Corn Export Cargo Quality Report 2012/2013


The quality of the corn assembled for export early in the 2012/13 marketing year, was even better than that of the previous year, despite the challenging climatic conditions of the 2012 growing season. All grade factors were at or better than 2011/12, with the exception of total damage. Moisture content was also lower. All chemical and physical attributes also showed improvement over the previous marketing year, with the exception of slightly lower starch content reflecting the higher protein and oil contents. Notable quality attributes of the 2012/13 U.S. Aggregate export samples include:

  • Grade factors (test weight, BCFM, total damage, and heat damage) on most sublot samples were at or better than the U.S. grade limits.
  • Average test weight (58.1 lb/bu, 74.8 kg/hl) was significantly higher in 2012/13 than in 2011/12 and was above the grade limit for U.S. No. 1 corn in 96.9% of the samples. Test weight was lower at export than at harvest (58.8 lb/bu).
  • BCFM (2.7%) was below the maximum limit for U.S. No. 2. and below that of 2011/12 (3.0%). BCFM predictably increased as the crop moved through the market channel.
  • Total damage (2.0%) increased during storage and transport as expected and was slightly higher at export than in 2011/12. Total damage was the only grade factor showing major differences among ECAs with the Pacific Northwest (0.6%), noticeably below the U.S. Aggregate (2.0%).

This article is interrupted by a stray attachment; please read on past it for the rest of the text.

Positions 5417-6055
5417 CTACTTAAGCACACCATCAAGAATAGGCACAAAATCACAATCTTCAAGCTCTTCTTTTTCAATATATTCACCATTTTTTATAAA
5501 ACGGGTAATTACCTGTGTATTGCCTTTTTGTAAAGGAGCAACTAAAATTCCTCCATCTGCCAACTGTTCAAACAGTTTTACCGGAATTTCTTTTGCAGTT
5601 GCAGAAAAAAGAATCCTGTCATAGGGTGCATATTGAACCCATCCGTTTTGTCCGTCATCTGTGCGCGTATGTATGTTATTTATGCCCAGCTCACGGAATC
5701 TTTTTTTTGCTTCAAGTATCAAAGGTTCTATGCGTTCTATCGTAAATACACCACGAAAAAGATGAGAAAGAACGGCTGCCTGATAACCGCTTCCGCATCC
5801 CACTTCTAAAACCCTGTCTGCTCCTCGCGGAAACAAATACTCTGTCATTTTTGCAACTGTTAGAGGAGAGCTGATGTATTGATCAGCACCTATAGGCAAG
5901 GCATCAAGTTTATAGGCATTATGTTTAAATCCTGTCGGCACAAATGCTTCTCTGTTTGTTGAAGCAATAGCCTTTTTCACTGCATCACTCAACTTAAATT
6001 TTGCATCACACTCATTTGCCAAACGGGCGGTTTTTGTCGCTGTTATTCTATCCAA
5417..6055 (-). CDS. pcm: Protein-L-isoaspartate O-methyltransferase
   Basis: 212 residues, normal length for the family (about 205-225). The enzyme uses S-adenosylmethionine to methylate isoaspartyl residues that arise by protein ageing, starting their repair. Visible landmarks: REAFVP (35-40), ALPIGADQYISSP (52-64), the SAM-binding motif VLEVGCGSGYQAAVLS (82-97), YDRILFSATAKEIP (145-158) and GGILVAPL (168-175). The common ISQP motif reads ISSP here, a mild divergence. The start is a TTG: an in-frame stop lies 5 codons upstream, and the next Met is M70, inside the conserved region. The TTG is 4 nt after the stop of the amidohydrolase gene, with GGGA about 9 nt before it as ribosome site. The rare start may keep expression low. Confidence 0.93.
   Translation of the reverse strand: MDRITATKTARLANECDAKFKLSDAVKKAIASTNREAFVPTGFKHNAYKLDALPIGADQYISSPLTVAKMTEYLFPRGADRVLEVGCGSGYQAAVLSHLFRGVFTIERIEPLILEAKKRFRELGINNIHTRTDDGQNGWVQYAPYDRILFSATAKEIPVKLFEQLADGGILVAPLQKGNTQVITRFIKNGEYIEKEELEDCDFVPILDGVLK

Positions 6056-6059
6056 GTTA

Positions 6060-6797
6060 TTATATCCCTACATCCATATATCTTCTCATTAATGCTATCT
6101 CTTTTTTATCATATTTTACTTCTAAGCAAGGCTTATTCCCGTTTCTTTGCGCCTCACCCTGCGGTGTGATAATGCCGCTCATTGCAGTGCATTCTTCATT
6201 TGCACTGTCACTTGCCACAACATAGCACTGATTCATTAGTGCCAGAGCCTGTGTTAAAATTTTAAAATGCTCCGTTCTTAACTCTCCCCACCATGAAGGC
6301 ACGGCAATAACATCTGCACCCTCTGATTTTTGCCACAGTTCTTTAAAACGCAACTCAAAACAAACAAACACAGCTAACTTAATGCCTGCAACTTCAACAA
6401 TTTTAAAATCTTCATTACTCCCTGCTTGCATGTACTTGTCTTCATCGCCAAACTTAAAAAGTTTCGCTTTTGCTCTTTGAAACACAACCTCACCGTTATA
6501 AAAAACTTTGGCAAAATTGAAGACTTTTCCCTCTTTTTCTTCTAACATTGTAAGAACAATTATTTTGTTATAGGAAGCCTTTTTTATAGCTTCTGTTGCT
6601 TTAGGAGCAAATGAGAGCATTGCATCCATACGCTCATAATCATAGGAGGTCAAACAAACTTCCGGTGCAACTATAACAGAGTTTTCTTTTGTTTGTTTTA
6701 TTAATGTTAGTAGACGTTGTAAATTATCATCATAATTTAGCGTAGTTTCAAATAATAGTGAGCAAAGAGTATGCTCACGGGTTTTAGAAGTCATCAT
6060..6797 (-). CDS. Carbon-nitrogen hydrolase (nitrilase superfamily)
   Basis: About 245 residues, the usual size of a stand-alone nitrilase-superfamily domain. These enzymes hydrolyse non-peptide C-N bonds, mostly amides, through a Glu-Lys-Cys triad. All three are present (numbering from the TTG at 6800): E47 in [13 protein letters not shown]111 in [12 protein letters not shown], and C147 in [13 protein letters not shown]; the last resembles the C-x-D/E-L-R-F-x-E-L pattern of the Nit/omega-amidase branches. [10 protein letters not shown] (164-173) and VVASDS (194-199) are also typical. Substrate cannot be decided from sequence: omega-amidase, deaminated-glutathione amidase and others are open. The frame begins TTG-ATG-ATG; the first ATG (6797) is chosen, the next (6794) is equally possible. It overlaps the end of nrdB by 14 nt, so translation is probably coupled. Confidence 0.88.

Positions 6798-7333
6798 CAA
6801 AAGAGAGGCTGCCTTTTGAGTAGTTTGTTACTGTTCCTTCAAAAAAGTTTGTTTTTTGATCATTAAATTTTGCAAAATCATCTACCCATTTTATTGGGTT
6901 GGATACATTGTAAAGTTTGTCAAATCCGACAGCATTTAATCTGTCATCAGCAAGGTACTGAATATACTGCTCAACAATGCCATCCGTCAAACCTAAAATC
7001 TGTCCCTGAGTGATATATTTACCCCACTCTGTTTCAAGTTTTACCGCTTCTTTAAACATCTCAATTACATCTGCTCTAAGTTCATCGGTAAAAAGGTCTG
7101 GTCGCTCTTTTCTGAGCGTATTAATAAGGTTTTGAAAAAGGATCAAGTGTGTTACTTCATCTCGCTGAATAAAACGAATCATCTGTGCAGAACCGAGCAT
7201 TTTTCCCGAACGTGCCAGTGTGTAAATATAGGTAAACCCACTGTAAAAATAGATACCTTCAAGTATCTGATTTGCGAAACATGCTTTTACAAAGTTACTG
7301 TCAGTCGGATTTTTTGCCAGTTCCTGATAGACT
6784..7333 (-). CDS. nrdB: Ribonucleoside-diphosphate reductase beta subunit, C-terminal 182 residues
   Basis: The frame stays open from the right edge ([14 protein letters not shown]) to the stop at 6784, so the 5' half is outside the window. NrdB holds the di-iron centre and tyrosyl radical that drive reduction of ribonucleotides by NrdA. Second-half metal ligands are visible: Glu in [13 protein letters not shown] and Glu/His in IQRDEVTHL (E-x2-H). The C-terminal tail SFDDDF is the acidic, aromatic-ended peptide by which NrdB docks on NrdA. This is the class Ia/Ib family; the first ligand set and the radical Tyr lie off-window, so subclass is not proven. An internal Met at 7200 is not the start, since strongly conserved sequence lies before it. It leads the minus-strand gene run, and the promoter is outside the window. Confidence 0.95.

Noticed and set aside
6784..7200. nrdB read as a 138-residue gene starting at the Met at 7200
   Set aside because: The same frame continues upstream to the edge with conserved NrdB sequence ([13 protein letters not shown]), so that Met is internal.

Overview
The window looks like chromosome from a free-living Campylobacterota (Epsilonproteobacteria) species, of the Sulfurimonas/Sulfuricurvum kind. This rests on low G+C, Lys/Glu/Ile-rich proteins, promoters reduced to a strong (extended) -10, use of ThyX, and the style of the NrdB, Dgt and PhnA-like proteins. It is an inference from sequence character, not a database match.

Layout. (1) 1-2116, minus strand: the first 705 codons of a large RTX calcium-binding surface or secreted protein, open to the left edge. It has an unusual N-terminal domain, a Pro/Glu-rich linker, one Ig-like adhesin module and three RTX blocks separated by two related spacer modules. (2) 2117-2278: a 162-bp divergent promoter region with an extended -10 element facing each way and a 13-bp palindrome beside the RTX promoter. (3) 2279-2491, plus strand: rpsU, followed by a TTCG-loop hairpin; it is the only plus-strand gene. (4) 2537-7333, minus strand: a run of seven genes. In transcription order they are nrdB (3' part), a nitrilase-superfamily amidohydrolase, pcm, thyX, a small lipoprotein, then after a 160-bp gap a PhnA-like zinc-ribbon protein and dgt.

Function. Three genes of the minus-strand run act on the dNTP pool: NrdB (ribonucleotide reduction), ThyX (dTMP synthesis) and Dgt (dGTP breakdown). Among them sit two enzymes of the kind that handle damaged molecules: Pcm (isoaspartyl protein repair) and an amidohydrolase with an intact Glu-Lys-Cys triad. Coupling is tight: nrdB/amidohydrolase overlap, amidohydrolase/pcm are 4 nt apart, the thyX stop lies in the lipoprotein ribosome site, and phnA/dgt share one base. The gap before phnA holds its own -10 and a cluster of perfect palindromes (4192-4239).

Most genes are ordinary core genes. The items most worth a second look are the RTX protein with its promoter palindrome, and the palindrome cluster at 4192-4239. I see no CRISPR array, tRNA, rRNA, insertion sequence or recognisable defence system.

• Average moisture levels were lower, and moisture variability among sublots was greater in 2012/13 than in 2011/12. More than 80% of the 2012/13 samples were at or below 14.5% moisture. Average moisture at harvest (15.3%) was lowered to 14.2% at export due to drying and conditioning in the market channel.
  • Protein content in 2012/13 (9.2% dry basis) was significantly higher than in 2011/12 (8.7%). The increased protein was likely an effect of the 2012 drought in many parts of the Corn Belt.
  • Starch content (73.5% dry basis) usually varies inversely with protein and was lower in 2012/13 than in 2011/12 (74.1%).
  • Oil content (3.7% dry basis) was 0.1 percentage point above the 2011/12 samples.
  • Low levels of stress cracks (9%) and relatively high percent of whole kernels (89.9%) indicate potential for reduced breakage when corn is handled, improved wet milling starch recovery, improved dry milling yields of flaking grits, and good alkaline processability. These levels were an improvement over 2011/12 (10% and 87.5% respectively).
  • The kernel volumes and 100-kernel weights were higher in 2012/13 than in 2011/12, indicating slightly larger kernel sizes in 2012/13.
  • Like test weight, kernel true densities (1.297 g/ cm3) were significantly higher in 2012/13 than in 2011/12.
  • Whole kernels for 2012/13 (89.9%) were significantly higher than for 2011/12.
  • Approximately 53% of the samples had horneous (hard) endosperm equal to or greater than 85% in 2012/13 compared to 40.4% in 2011/12, indicating harder corn. This moderate increase in hardness should be desirable for dry millers, but the corn should still be well suited to the requirements of wet millers and feeders. The moderate increases found in kernel hardness, true density and test weight appear consistent with and may, in part, be explained by the higher protein contents found in 2012 corn crop.
  • All of the sublot samples tested below the FDA action level of 20 ppb for aflatoxins and the FDA advisory levels for DON (10 ppm for chicken and cattle, and 5 ppm for hogs and other animals).

In summary, corn at export early in the 2012/13 marketing year had higher test weight, lower BCFM, lower moisture, higher protein and oil, lower stress cracks, higher density, more whole kernels, and more horneous endosperm than the export corn in 2011/12. In addition, uniformity of the quality attributes generally increased as the corn moved through the market channel. These outcomes are all indicative of corn cargoes that should perform well in terms of retaining quality during transit.